May 30, 2017
Thank you for working with IIHAC to develop a new logo
We’re getting there…..
We received quite a few great ideas and some images for consideration of our new logo as well. Now we want to weave the threads of your ideas into a rich cultural tapestry that becomes our logo. The conversation about the new logo is heating up.
The mission of the International HIV & AIDS COMMUNITY (IIHAC) is to create an international united voice for Indigenous communities responding to HIV and AIDS. International Indigenous leaders in the HIV and AIDS community come from different corners of the world, yet exemplify a shared heart, shared mind, and shared passion for working in the joint fight against HIV and AIDS.
WEAVING THE THREADS INTO A TAPESTRY THAT BECOMES OUR NEW LOGO
From the discussions online, we know that most people like the idea of a circle to represent the globe and a ribbon to represent HIV. The challenge is how to weave the threads of your ideas into a new logo that represents us all.
We heard your voice and here are some of the ideas you sent us…
Image 1: Four feathers and a different coloured face in each ribbon: black, red, yellow and white
We invite YOU to weave these threads of our conversation into a new tapestry in the form of a logo that represents us all.
We’re not asking you to design the entire logo, but we’re asking you to design one of the ribbons (if we have multiple ribbons) or some of the threads that make up the ribbon(s). We hope to collect a set of design elements that we can give to our graphic designer to provide us with some images for consideration. We’d like you to send symbols and/or ideas for images that speak to your own culture and values.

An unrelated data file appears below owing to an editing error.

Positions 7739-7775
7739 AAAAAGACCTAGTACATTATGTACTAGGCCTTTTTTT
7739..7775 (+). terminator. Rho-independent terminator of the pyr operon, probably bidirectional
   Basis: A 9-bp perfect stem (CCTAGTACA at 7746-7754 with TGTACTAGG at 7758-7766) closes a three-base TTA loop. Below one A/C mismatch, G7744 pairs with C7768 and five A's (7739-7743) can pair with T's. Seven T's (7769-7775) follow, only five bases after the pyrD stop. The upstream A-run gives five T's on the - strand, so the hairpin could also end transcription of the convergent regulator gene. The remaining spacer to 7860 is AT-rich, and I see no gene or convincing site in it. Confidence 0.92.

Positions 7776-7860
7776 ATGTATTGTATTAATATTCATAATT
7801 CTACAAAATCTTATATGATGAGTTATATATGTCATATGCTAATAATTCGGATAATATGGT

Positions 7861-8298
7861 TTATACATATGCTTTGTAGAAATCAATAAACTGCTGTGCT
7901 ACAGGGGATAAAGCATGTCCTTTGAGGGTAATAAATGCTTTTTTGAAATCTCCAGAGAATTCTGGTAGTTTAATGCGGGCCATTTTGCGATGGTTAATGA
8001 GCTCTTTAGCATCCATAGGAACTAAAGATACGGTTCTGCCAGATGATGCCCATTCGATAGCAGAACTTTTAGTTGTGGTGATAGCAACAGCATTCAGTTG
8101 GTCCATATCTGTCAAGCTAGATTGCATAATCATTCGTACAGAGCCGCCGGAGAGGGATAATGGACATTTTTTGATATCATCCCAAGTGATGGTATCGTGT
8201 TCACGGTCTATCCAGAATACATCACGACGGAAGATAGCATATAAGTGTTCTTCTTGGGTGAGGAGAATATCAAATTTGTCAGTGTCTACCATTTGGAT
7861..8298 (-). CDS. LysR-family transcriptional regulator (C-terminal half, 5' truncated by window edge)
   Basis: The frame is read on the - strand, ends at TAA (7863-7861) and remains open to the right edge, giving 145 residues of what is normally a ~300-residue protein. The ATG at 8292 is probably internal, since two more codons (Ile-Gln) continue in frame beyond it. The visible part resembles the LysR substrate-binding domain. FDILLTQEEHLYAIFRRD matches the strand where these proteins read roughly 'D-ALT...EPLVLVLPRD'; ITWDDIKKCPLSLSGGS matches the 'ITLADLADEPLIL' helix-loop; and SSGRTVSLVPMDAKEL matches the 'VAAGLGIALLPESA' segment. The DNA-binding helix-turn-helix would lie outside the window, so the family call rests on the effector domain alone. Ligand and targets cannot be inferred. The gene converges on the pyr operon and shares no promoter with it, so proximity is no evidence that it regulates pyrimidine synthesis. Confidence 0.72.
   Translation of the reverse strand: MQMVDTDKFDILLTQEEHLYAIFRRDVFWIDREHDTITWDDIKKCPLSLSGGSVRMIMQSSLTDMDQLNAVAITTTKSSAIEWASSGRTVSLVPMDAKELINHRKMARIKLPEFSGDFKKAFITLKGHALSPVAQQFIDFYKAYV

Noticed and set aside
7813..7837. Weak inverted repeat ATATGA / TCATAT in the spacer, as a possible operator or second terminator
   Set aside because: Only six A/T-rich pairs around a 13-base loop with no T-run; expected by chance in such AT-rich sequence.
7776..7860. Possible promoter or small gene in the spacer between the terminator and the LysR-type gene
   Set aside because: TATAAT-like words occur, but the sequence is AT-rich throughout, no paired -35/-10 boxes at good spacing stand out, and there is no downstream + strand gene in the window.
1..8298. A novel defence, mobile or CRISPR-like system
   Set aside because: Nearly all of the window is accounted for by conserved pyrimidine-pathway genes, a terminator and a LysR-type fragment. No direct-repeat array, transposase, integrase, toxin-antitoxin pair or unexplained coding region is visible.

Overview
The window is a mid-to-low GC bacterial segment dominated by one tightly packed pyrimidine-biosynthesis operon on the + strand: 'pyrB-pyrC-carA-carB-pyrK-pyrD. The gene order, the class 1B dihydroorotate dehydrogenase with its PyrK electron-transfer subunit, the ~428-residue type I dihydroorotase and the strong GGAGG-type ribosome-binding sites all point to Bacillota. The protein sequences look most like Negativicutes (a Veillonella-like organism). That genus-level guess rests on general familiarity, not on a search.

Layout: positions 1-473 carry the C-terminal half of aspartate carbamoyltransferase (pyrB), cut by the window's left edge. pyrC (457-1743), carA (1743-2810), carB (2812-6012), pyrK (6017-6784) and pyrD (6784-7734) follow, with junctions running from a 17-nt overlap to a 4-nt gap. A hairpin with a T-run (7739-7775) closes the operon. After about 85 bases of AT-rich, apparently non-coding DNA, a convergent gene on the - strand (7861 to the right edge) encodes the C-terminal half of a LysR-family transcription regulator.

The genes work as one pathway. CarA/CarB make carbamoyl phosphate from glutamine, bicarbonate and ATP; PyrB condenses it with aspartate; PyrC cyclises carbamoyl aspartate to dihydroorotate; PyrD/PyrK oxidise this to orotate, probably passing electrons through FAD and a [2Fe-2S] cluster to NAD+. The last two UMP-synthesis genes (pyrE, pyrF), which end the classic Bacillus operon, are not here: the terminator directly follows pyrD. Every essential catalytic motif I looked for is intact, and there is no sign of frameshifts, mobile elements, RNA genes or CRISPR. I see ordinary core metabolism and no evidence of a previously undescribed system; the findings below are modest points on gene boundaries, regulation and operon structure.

Red Road HIV/AIDS Network Society logo
Unilever Corporate logo
As you can see from these examples of existing logos, they have weaved the fabric of their images together. How do you feel about the idea of a collaboratively woven ribbon? Do you have another idea how our many cultural threads will become a ribbon or four ribbons in the four colours?
IIHAC IS DEVELOPING A NEW LOGO
Use your voice.
April 17, 2017
Indigenous Leaders responding to HIV globally incorporated a new Non-Governmental Organization (NGO) because of the limitations of the old working group structure. It’s time to expand upon our work. Join us in the conversation about what a new logo could look like. Do you like the globe with the red ribbon? What if we added dancers around the globe, for example? What other ideas do you have? Can you share any imagery that might give us ideas?
Why a new NGO?
For more than three decades, Indigenous leaders from around the world have been on a path towards the formation of the International Indigenous HIV & AIDS COMMUNITY (IIHAC) whose mission is to create an international united voice for Indigenous communities responding to HIV and AIDS.
International Indigenous leaders in the HIV and AIDS community come from different corners of the world, yet exemplify a shared heart, shared mind, and shared passion for working in the joint fight against HIV and AIDS.